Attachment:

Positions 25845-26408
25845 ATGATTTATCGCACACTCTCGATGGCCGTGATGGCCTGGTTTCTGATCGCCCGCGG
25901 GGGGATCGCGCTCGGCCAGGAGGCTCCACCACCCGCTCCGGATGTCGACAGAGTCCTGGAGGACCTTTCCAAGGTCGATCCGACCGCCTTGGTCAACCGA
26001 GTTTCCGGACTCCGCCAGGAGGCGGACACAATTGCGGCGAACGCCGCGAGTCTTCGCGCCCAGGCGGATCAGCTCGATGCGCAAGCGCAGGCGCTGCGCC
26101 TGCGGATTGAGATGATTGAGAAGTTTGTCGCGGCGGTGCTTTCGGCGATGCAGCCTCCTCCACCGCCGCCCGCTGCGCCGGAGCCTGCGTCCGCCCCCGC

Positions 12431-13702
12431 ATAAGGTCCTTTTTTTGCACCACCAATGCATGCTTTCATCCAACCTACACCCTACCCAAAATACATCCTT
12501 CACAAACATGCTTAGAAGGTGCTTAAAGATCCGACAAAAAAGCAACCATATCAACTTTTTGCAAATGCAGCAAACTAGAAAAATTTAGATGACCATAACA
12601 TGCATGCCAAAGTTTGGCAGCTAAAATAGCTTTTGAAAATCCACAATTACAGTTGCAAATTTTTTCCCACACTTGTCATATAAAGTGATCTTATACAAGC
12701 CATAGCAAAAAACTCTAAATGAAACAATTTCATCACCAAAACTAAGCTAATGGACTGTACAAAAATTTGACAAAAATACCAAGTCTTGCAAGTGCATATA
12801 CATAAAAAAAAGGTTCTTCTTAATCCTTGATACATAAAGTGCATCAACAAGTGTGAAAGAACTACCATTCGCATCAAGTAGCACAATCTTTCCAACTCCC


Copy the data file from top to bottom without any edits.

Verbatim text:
Positions 25845-26408
25845 ATGATTTATCGCACACTCTCGATGGCCGTGATGGCCTGGTTTCTGATCGCCCGCGG
25901 GGGGATCGCGCTCGGCCAGGAGGCTCCACCACCCGCTCCGGATGTCGACAGAGTCCTGGAGGACCTTTCCAAGGTCGATCCGACCGCCTTGGTCAACCGA
26001 GTTTCCGGACTCCGCCAGGAGGCGGACACAATTGCGGCGAACGCCGCGAGTCTTCGCGCCCAGGCGGATCAGCTCGATGCGCAAGCGCAGGCGCTGCGCC
26101 TGCGGATTGAGATGATTGAGAAGTTTGTCGCGGCGGTGCTTTCGGCGATGCAGCCTCCTCCACCGCCGCCCGCTGCGCCGGAGCCTGCGTCCGCCCCCGC

Positions 12431-13702
12431 ATAAGGTCCTTTTTTTGCACCACCAATGCATGCTTTCATCCAACCTACACCCTACCCAAAATACATCCTT
12501 CACAAACATGCTTAGAAGGTGCTTAAAGATCCGACAAAAAAGCAACCATATCAACTTTTTGCAAATGCAGCAAACTAGAAAAATTTAGATGACCATAACA
12601 TGCATGCCAAAGTTTGGCAGCTAAAATAGCTTTTGAAAATCCACAATTACAGTTGCAAATTTTTTCCCACACTTGTCATATAAAGTGATCTTATACAAGC
12701 CATAGCAAAAAACTCTAAATGAAACAATTTCATCACCAAAACTAAGCTAATGGACTGTACAAAAATTTGACAAAAATACCAAGTCTTGCAAGTGCATATA
12801 CATAAAAAAAAGGTTCTTCTTAATCCTTGATACATAAAGTGCATCAACAAGTGTGAAAGAACTACCATTCGCATCAAGTAGCACAATCTTTCCAACTCCC